Hemi convulsion-Hemiplegia-Epilepsy (HH/HHE) syndrome is a very rare catastrophic epileptic syndrome in childhood which follows a prolonged focal motor status epilepticus in infancy and early childhood. Here we are describing the clinical, MRI and electrographic characteristics along with long term outcome of three children with HH/HHE syndrome. A review of the current literature on HH/HHE syndrome is attempted stressingon the diagnostic features and the neurobiological relationship between prolonged focal motor status epilepticus and subsequent development of HH/HHE syndrome. Early identification of this syndrome may help the treating physician in providing families with a relatively accurate prognosis regarding the functional outcome and subsequent development of epilepsy. © 2016 Indian Epilepsy Society. Published by Elsevier, a division of RELX India, Pvt. Ltd. All rights reserved.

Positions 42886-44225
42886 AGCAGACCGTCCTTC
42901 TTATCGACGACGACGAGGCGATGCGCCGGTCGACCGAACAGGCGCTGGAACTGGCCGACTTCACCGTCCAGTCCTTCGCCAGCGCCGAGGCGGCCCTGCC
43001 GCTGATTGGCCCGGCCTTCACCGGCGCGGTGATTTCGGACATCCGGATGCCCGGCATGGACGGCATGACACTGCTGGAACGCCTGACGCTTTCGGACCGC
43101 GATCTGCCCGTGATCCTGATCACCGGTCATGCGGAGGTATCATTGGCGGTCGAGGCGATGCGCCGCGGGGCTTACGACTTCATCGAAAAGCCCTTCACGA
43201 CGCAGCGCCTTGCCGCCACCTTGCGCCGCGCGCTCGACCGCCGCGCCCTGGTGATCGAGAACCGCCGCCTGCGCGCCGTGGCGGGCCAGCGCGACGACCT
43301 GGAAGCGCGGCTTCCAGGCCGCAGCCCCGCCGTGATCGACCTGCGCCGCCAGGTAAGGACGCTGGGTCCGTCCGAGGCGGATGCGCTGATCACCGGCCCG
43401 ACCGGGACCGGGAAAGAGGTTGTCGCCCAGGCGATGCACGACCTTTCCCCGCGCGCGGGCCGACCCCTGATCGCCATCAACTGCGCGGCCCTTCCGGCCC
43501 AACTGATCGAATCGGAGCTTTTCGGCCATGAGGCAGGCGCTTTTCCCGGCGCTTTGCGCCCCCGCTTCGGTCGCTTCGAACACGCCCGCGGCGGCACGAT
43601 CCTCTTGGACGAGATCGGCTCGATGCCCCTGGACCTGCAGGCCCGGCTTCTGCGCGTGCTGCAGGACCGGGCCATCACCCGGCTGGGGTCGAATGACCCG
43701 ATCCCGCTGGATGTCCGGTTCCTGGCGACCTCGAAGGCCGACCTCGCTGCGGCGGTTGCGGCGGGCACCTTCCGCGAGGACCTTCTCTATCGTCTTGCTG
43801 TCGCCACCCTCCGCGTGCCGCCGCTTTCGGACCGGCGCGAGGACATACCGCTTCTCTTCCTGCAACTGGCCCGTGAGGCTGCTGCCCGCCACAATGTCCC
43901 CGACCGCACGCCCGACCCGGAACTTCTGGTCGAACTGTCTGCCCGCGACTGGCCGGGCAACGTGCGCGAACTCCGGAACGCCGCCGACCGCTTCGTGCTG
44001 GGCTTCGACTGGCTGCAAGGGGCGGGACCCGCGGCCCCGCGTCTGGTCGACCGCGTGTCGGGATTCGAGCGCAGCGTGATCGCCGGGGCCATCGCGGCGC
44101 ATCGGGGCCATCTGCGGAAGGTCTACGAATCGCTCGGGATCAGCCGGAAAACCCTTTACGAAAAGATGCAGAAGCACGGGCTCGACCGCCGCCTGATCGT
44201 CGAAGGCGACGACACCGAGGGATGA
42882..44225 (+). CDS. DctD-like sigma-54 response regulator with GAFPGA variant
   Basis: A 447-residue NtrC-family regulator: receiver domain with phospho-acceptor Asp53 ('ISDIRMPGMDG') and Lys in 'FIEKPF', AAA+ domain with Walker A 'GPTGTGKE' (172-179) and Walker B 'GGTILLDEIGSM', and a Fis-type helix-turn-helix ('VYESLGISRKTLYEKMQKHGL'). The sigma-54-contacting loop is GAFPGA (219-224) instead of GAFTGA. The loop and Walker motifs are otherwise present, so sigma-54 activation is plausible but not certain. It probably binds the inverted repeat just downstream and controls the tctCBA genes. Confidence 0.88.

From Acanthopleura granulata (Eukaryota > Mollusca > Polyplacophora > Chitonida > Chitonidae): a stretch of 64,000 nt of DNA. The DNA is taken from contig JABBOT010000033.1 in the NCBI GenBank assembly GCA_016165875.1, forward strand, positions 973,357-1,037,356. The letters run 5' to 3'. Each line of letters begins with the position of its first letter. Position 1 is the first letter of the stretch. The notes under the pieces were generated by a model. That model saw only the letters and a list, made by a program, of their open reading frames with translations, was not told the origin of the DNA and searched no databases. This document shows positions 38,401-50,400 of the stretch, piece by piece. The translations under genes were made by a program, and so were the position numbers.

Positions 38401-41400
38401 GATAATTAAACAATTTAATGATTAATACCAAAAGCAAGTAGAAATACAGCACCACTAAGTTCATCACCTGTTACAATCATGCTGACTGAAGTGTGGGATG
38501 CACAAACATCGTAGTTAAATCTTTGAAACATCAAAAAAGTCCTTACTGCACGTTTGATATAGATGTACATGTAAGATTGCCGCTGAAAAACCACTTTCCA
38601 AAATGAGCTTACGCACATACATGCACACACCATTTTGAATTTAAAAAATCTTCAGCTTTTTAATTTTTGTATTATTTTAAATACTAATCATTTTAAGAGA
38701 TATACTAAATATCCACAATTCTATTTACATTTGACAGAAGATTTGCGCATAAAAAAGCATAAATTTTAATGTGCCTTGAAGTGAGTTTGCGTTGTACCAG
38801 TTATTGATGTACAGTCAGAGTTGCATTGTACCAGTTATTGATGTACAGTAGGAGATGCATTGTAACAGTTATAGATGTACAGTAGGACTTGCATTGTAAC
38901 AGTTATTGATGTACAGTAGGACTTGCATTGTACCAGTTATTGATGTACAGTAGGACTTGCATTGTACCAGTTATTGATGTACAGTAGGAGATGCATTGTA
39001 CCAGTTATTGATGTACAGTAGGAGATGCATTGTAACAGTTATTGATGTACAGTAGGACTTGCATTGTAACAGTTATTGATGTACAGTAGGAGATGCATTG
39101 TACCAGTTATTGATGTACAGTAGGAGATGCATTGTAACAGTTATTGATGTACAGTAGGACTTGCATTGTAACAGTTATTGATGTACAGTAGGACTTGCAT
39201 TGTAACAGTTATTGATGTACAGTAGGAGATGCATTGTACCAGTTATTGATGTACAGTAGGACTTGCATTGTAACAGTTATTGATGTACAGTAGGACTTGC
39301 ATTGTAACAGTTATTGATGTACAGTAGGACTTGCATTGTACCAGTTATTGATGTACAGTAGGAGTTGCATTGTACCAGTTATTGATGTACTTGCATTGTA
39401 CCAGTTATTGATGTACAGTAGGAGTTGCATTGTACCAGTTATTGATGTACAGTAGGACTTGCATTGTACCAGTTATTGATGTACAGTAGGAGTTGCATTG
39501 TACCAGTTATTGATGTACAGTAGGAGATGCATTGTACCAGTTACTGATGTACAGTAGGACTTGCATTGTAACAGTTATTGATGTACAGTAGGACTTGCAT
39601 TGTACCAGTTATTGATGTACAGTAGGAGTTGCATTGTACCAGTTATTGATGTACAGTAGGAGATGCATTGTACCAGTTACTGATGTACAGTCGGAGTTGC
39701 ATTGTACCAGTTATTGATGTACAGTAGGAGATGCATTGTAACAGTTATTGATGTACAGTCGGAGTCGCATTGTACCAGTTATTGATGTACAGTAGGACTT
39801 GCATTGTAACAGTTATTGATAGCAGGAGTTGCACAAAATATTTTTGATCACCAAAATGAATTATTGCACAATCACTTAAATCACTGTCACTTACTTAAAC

1. Introduction